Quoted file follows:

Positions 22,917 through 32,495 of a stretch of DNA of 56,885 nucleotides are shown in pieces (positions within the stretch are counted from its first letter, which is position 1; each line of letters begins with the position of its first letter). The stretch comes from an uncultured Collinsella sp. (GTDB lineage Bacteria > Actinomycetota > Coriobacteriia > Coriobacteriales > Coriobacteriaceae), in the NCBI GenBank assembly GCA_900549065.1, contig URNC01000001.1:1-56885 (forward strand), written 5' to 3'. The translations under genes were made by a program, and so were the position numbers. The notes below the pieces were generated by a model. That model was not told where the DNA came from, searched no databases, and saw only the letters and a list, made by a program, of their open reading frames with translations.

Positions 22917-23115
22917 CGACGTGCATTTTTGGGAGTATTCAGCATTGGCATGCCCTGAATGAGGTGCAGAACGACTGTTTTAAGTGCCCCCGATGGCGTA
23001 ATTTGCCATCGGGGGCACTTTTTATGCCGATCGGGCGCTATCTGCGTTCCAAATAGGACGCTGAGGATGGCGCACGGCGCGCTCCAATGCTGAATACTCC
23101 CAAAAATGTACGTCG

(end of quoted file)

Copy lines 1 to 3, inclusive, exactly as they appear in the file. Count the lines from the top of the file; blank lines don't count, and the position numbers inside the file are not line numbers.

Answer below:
Positions 22,917 through 32,495 of a stretch of DNA of 56,885 nucleotides are shown in pieces (positions within the stretch are counted from its first letter, which is position 1; each line of letters begins with the position of its first letter). The stretch comes from an uncultured Collinsella sp. (GTDB lineage Bacteria > Actinomycetota > Coriobacteriia > Coriobacteriales > Coriobacteriaceae), in the NCBI GenBank assembly GCA_900549065.1, contig URNC01000001.1:1-56885 (forward strand), written 5' to 3'. The translations under genes were made by a program, and so were the position numbers. The notes below the pieces were generated by a model. That model was not told where the DNA came from, searched no databases, and saw only the letters and a list, made by a program, of their open reading frames with translations.

Positions 22917-23115
22917 CGACGTGCATTTTTGGGAGTATTCAGCATTGGCATGCCCTGAATGAGGTGCAGAACGACTGTTTTAAGTGCCCCCGATGGCGTA